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Monday, November 18, 2019 20 Cheshvan 5780





HOLIDAY
HIGHLIGHTS

B"H

 

20 MarCheshvan

 

 

 

 

 

The twentieth of Cheshvan (this year November 18) is the birthday of Rabbi Sholom Dov Ber (1860 - 1920) known as the Rebbe Rashab.
 
There is a beautiful story concerning the Rebbe Rashab illustrating the high esteem in which he held every Jew.
 
One of the Rebbe Rashab's followers, Reb Monye Monissohn, was a wealthy gem dealer. Once, when they were sitting together, the Rebbe spoke very highly about some simple, unlearned Jews.
 
"Why do you make such a fuss about them?" Reb Monye asked the Rebbe.
 
"Each one of them has many special and noble qualities," explained the Rebbe.
 
"I can't see any of these qualities," said Reb Monye.
 
The Rebbe remained quiet. A while later, he asked Reb Monye if he had brought his package of diamonds with him. Indeed, Reb Monye had brought the diamonds but asked the Rebbe if he could display them later, when they could be seen to their best advantage.
 
 
 
Later, Reb Monye took the Rebbe into a different room and arranged the diamonds for him to see. Reb Monye pointed to one gem in particular, extolling its beautiful color and quality.
 
"I can't see anything special in it," the Rebbe said.
 
"That is because you have to be a "maven" to know how to look at diamonds!" explained Reb Monye.
 
"Every Jew, too, is something beautiful and extra-ordinary," the Rebbe said. "But you have to be a maven to know how to look at him."

* * *

 

The Lessons from Chanuka

 

 

 
 
 
 
On the 25th of Kislev, (in the English, this year Sunday night Dec 22) we begin to celebrate the festival of Chanuka. Chanuka is one of the most beloved holidays among the Jewish people, yet few are aware of its inner meaning.
 
It is common knowledge that Chanuka commemorates the victory of the Jewish people over their Hellenistic oppressors and, in particular, the miracle that occurred in the Holy Temple: After the Greeks contaminated all the oil, a single cruse of uncontaminated olive oil was discovered, which in spite of its small size, miraculously produced enough oil to light the Menora for eight days, the amount of time needed to press and ship ritually pure oil to the Temple. But what is the deeper meaning of the war with the Hellenists and the miracle of the oil and what impact can it have on our lives today so many years later?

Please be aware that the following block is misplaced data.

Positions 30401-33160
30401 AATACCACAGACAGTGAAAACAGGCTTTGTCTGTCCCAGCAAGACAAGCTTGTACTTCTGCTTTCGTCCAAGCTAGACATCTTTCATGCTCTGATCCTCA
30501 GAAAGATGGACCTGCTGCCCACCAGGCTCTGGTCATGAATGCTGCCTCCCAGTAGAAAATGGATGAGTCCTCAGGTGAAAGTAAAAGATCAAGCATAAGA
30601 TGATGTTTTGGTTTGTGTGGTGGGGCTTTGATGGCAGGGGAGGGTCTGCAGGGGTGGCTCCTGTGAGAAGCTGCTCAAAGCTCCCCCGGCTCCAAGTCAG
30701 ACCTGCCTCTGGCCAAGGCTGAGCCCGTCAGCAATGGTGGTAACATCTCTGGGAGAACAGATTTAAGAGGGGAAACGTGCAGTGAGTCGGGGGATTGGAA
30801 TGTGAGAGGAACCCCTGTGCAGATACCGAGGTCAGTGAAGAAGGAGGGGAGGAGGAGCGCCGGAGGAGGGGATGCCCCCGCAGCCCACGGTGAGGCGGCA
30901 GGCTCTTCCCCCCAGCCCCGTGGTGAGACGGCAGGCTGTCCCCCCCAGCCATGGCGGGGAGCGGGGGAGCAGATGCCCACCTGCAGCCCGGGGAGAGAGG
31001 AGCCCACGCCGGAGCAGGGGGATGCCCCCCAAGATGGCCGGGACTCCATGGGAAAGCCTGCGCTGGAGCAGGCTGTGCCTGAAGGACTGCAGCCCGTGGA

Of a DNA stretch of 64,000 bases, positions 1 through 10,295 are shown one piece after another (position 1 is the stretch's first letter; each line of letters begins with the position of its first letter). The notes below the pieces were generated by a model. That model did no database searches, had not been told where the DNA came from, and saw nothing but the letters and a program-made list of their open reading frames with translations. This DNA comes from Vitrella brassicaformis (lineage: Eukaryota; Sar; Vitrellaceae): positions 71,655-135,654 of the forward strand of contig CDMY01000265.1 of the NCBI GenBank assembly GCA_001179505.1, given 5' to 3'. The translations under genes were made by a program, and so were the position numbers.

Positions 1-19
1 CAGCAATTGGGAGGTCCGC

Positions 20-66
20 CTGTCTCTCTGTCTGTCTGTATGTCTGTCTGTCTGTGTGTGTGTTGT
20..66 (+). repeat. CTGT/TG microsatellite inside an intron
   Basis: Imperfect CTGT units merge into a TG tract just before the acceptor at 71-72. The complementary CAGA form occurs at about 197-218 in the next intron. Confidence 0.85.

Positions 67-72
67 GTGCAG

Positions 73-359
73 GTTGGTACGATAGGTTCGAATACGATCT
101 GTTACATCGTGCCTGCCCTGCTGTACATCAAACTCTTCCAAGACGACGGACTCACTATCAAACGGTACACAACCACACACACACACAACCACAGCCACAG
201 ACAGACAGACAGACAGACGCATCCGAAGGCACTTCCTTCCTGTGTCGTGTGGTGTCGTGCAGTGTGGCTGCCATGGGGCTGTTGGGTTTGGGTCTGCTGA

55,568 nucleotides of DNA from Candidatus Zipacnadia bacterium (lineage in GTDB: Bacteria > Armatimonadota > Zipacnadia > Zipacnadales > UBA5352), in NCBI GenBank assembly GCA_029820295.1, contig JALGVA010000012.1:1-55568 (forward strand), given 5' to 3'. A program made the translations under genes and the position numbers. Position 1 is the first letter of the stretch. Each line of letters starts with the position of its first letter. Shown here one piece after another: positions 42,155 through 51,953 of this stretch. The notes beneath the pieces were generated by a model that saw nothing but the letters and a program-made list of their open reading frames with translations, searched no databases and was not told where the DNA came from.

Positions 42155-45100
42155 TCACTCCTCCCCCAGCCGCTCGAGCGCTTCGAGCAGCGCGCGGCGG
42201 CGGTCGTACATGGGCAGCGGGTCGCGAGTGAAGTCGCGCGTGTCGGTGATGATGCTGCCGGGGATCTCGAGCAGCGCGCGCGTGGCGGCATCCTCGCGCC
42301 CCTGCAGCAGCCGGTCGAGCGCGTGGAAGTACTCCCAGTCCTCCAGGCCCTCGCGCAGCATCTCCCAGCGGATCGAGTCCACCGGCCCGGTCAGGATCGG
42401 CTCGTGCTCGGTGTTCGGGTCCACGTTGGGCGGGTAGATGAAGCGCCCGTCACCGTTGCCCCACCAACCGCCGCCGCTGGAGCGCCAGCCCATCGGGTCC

An in-depth evaluation of the events of Chanuka reveals that the war between the Jews and the Greeks was first and foremost a spiritual war . At odds were Torah and Greek philosophy - two entirely different conceptual schemes of human life. To fully understand the significance of the miracle of the oil, we have to see it in context of this battle of the spirit.
 
In Kabbala, oil symbolizes wisdom. The defilement of the oils by the Greeks represents the clouding of our original Jewish mode of thought by Greek philosophy, creating an unbridgeable gap to be opened between our intellect and our faith. The uncontaminated cruse of oil therefore represents a concentrate of pure Jewish thought that remained (and still remains) immune to the devastating influence of Greek philosophy. Just like the small quantity of oil in the cruse, this concentrate of Jewish thinking may seem at first small and inconsequential, but miraculously, it too can illuminate a great deal of human experience.
 
The sages explain that given the manner in which the Temple sanctuary was built, the Menora did not illuminate its inside, but rather most of its light was cast outside. In more spiritual language, they say that it is not G-d's sanctuary that needs light from the Menora, for G-d Himself is all light, rather it is the outside world that needs the light of the Menora. Thus, the Menora is the vessel that symbolizes the spreading of the word of God to even the farthest and darkest corners of humanity and human nature, while the oil that burns in it and emits the light symbolizes the type of wisdom that can be seen by everyone. In the time of the Macabbees, the oil that burned in the Menora was able to illuminate the world enough that there was no choice but to accept the presence of a ritually and theologically independent Jewish entity in the Land of Israel, an entity that survived for many years.
 
In the blessings on the Chanuka candles, we say: "for the miracles that you performed for our fathers, in those days - at this time." The message of celebrating Chanuka today is that what was true then is still true (and perhaps even more so) today. Though the success of the Macabbees led to the formation of an independent Jewish state in the Land of Israel, a state that remained intellectually and ritually unique in a sea of Hellenism and Greek philosophy, ultimately, from a secular perspective, it was the message of Greek culture that was triumphant on the global scale.
 
Still, the miracle of finding a cruse of pure, uncontaminated oil calls upon us today to search for the ancient Jewish wisdom that can shed Divine light and rectify the seemingly endless volumes of philosophy and science whose source lies in the ancient Greek tradition. This mysterious and pure flask of Jewish wisdom has the ability to reconnect humanity's intellect with its faith. When utilized correctly it sheds new light on every topic.
 

 

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